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When you think about fish, it's probably at dinnertime. Author Jonathan Balcombe, on the other hand, spends a lot of time pondering the emotional lives of fish. Balcombe, who serves as the director of animal sentience for the Humane Society Institute for Science and Policy, tells Fresh Air's Terry Gross that humans are closer to understanding fish than ever before.

"Thanks to the breakthroughs in ethology, sociobiology, neurobiology and ecology, we can now better understand what the world looks like to fish," Balcombe says.

A solar-powered airplane took off from New York's John F. Kennedy International Airport early Monday, in a bid to have the Solar Impulse 2 craft cross the Atlantic Ocean and land in Spain on Thursday.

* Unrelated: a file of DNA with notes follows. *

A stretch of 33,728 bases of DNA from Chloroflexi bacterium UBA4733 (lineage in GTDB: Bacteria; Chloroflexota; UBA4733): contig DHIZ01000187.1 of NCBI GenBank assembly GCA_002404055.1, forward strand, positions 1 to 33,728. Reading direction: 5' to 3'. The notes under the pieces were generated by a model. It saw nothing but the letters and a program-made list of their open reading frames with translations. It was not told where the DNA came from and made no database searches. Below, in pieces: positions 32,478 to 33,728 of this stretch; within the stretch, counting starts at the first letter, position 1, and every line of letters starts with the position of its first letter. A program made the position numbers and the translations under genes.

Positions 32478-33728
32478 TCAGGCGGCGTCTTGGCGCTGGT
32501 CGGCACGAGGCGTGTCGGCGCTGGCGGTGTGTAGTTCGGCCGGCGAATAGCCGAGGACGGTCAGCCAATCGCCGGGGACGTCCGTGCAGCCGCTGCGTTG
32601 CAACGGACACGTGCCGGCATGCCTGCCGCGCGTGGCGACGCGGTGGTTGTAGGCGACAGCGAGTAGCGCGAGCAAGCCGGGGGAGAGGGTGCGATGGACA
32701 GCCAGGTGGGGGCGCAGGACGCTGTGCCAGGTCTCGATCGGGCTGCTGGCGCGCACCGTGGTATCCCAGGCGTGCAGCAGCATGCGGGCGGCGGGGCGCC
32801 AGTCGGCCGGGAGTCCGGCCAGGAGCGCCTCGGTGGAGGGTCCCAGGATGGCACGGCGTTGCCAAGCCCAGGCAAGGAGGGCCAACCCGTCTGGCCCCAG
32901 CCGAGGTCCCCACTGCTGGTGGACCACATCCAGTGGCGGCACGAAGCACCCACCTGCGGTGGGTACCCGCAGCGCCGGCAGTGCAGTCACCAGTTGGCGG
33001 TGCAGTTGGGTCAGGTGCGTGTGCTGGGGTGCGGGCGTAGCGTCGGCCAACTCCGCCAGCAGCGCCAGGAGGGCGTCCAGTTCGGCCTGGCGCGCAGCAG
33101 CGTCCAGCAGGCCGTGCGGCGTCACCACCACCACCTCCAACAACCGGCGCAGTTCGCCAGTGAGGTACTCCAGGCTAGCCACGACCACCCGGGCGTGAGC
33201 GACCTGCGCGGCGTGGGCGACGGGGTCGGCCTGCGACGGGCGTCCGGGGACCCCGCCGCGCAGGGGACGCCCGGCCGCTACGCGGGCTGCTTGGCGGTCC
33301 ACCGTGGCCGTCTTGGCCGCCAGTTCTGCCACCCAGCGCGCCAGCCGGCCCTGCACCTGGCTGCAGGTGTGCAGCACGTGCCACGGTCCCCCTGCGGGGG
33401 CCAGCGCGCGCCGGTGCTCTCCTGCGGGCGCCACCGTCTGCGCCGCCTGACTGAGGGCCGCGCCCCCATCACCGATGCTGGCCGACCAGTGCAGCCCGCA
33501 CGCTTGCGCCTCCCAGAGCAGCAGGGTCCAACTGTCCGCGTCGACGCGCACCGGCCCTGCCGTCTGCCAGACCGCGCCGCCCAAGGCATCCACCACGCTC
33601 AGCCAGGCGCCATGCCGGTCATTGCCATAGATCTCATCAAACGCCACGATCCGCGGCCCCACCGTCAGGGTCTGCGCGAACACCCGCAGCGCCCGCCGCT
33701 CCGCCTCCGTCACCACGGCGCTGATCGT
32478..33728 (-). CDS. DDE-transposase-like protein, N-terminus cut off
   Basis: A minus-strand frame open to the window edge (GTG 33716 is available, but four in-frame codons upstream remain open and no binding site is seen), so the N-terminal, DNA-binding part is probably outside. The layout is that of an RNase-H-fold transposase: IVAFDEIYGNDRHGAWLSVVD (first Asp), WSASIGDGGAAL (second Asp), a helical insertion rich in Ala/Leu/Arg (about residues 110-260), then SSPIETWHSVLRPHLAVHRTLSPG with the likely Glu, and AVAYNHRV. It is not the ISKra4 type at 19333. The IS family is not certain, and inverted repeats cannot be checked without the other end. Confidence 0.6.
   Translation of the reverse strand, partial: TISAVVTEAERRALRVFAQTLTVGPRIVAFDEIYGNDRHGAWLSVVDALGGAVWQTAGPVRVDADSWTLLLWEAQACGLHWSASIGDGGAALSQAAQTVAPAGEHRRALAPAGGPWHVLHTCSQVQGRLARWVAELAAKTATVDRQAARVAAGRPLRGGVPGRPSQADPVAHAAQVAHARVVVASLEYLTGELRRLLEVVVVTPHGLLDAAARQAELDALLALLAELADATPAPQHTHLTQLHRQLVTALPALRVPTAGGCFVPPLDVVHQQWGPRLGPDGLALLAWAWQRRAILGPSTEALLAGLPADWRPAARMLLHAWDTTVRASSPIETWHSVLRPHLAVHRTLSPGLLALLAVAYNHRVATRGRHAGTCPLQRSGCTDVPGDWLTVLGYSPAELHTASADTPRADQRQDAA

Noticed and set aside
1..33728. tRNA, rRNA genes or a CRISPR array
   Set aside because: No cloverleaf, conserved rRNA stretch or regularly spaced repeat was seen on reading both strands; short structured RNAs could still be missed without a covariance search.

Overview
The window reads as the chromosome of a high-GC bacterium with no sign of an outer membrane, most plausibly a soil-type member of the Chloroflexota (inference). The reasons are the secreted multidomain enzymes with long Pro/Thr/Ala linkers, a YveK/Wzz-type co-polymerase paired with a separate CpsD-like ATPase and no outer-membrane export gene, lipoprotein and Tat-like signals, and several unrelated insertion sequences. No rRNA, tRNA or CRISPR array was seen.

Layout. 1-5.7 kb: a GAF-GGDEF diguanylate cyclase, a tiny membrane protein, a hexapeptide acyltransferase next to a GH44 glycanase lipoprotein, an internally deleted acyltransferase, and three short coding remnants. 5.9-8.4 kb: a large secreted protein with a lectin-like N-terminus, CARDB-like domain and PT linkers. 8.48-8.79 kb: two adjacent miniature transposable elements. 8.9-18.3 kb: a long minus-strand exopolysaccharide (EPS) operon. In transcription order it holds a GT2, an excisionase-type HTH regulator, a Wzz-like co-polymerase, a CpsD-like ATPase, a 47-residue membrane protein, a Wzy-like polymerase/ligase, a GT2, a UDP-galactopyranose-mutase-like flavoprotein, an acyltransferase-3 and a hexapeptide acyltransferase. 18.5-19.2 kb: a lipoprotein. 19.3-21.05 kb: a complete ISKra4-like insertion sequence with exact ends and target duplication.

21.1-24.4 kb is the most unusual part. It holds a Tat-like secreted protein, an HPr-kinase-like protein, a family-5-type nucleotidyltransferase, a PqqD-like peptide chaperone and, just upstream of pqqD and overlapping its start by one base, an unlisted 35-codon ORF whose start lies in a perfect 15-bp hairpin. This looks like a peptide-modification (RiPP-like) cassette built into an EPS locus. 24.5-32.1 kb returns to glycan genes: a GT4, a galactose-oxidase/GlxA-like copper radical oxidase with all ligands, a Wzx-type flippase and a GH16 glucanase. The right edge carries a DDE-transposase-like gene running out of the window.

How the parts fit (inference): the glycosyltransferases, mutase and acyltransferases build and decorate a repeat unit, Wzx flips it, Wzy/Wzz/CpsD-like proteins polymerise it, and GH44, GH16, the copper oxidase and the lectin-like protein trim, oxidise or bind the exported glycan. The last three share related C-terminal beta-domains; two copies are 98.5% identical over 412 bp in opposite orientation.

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Randy Curtis was in second grade when he and his parents got devastating news from a specialist in blood disorders. Curtis had merely fallen and bumped his knee, but he remembers the doctor's words: " 'You know, these kids don't really live past 13.' "

"So, I went back to school the next day," Curtis remembers, "and told my math teacher, 'I don't have to learn this stuff. I'm going to be dead!' "

He was wrong.

When lead was taken out of products like paint and gasoline, levels of the metal in the blood of U.S. children dropped. But the American Academy of Pediatrics says the problem is not over.

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